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Existentialism and Stonehenge in Glasgow Art Imagine Documentary

Hi, it’s Andy Wolfhol, I was thrilled to see at least two cases of greenygreyism in the BBC’s Imagine documentary on the Glasgow art scene.

David Shrigley calls Glasgow Weather Existentialist

In the 23rd minute of the documentary, David Shrigley described the Glasgow weather as existentialist, as you see so little of the sun you forget it’s there.

House for an Art Lover designed by Charles Ren...
House for an Art Lover designed by Charles Rennie Macintosh, Bellahouston Park in Glasgow. (Photo credit: Wikipedia)

There were a few trees around to add the green for the Greenygrey combo. Moreover, the sun was shining at the time, and the presenter Alan Yentob said it does make the light look great at times like that.

 Jeremy Deller‘s Stonehenge Creation

The documentary also showed the Stonehenge bouncy castle we previously reported here at the Greenygrey in the 59th minute of the 63, and interviewed its creator, Jeremy Deller.

GLASGOW, SCOTLAND - APRIL 20: Exhibition staff...

Deller is actually based in London, but likes the vibrant Glasgow arts scene.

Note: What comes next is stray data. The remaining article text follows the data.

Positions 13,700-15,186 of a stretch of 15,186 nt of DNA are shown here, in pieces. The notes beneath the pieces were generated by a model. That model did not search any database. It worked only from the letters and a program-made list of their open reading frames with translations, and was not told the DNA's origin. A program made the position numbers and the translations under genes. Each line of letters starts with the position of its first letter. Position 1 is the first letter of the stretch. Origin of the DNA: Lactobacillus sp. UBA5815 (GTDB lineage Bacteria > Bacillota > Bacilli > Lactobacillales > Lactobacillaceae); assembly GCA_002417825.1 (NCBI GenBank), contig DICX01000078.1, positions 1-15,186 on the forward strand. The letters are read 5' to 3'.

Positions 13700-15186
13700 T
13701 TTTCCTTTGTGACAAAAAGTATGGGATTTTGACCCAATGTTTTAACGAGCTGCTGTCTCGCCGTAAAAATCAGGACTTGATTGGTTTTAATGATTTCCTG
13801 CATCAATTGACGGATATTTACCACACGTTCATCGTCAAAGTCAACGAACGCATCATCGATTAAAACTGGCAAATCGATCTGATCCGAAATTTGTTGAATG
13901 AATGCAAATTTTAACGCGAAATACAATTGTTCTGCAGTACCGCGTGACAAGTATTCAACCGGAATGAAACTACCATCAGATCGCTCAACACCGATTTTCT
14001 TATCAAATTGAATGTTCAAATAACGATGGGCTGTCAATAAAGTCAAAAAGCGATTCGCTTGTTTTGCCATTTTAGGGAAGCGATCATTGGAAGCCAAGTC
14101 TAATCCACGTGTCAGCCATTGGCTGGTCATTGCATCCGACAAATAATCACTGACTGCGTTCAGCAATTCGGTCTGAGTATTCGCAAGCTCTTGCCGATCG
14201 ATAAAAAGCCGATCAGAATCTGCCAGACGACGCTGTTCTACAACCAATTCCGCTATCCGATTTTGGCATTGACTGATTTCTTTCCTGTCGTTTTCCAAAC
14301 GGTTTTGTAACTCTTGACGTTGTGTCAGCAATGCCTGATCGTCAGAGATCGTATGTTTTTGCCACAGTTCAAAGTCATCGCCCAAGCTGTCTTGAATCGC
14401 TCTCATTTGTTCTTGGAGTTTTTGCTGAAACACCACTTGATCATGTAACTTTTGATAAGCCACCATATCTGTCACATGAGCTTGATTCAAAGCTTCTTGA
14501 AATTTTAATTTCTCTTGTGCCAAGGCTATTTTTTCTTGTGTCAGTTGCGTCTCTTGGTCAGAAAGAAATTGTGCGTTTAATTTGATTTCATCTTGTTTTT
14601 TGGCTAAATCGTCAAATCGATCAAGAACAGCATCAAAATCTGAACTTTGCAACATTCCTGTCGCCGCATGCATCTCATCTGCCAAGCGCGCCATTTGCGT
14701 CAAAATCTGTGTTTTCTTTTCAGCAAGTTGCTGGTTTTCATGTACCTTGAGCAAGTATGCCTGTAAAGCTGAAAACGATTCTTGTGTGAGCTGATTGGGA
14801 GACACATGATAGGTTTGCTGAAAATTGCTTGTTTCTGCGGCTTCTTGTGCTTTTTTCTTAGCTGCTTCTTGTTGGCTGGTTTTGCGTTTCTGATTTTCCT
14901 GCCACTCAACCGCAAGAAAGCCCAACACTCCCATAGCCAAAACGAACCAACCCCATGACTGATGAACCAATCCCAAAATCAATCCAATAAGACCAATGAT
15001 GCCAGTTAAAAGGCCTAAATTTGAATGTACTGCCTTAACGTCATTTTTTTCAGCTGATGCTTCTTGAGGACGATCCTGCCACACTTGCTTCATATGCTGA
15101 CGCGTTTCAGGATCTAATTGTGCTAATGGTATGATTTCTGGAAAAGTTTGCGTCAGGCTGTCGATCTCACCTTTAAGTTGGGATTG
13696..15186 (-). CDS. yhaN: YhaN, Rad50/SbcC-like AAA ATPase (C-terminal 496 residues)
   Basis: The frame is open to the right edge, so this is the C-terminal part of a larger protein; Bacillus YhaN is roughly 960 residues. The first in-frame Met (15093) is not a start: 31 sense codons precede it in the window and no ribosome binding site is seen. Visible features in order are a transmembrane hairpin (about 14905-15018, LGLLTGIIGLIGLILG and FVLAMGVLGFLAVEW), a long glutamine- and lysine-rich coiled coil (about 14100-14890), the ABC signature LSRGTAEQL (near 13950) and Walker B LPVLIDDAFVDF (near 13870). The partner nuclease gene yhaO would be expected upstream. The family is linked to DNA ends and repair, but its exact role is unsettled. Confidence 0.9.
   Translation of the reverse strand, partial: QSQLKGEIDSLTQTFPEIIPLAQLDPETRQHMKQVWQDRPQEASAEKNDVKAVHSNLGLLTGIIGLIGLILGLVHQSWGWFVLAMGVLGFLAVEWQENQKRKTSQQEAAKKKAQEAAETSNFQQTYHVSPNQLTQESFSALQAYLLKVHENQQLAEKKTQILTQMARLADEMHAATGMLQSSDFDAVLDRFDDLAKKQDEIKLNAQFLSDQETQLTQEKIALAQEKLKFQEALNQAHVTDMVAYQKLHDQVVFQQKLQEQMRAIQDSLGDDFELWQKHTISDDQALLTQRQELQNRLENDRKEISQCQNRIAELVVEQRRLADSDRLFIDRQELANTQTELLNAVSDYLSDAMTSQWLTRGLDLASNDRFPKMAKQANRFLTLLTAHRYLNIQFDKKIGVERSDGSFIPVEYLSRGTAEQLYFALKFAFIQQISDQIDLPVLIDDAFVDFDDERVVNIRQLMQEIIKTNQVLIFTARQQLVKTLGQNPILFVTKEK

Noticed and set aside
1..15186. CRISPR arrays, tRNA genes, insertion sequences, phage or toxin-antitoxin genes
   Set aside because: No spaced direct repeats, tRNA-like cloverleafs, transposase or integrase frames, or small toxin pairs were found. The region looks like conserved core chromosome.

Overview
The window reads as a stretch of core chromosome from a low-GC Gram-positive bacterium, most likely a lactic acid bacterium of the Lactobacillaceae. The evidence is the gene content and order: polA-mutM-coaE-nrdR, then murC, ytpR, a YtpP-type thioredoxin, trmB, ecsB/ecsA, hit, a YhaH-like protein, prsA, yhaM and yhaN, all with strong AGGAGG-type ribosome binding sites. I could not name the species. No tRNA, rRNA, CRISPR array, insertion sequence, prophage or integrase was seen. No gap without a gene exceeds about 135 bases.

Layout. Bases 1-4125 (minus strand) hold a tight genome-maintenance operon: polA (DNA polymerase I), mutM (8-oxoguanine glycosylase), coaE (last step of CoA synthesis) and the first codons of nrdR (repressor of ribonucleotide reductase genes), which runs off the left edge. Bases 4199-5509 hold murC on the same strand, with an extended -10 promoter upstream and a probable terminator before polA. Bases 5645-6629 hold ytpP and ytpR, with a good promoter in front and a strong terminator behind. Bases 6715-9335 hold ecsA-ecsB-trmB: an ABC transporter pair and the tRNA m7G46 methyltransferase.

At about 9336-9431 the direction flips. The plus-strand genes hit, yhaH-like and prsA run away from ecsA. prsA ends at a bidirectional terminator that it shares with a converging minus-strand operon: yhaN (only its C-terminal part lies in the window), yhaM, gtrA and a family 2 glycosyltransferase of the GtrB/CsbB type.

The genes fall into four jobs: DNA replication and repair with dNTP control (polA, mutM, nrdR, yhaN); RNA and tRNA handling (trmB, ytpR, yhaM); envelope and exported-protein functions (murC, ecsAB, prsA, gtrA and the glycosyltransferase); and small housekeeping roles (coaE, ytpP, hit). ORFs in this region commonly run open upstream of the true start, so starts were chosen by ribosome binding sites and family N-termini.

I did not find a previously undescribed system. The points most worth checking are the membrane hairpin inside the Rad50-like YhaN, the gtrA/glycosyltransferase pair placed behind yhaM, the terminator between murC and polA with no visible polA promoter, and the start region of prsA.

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Greenygrey at the London Olympics 2012

Hi, it’s Martin ‘Werewolfie’ Adams, sports correspondent at the Greenygrey. I’m proud to announce that the Greenygrey will be represented at the London Olympics 2012, after a greenygrey Stonehenge bouncy castle has been commissioned. It was fittingly unveiled on a green field under grey skies.

Olympics Stonehenge

Image from BBC news.

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Ancient Britain Stone Circle Culture: More Greenygrey Evidence

Map of Stenness, Orkney : Sigurd Towrie

Hi, it’s Tony Loboinson, history expert at the Greenygrey.  I watched a great documentary on the Orkney stone circle culture last night: Neil Oliver‘s History of Ancient Britain.  It reported that new evidence from the Ness of Brodgar suggested the site was a connecting temple between the two nearby stone circles of The Ring of Brodgar and the Stones of Stenness.


Orkney Theory Mirrors Stonehenge

It is thought that the Stones of Stenness was a temple for the living, and The Ring of Brodgar was a temple for the dead, with the Ness of Brodgar providing a spiritual cleansing portal on the pathway between the two stone circles.  The connecting strip of land is shown in the above map copied from the Orkney Jar website.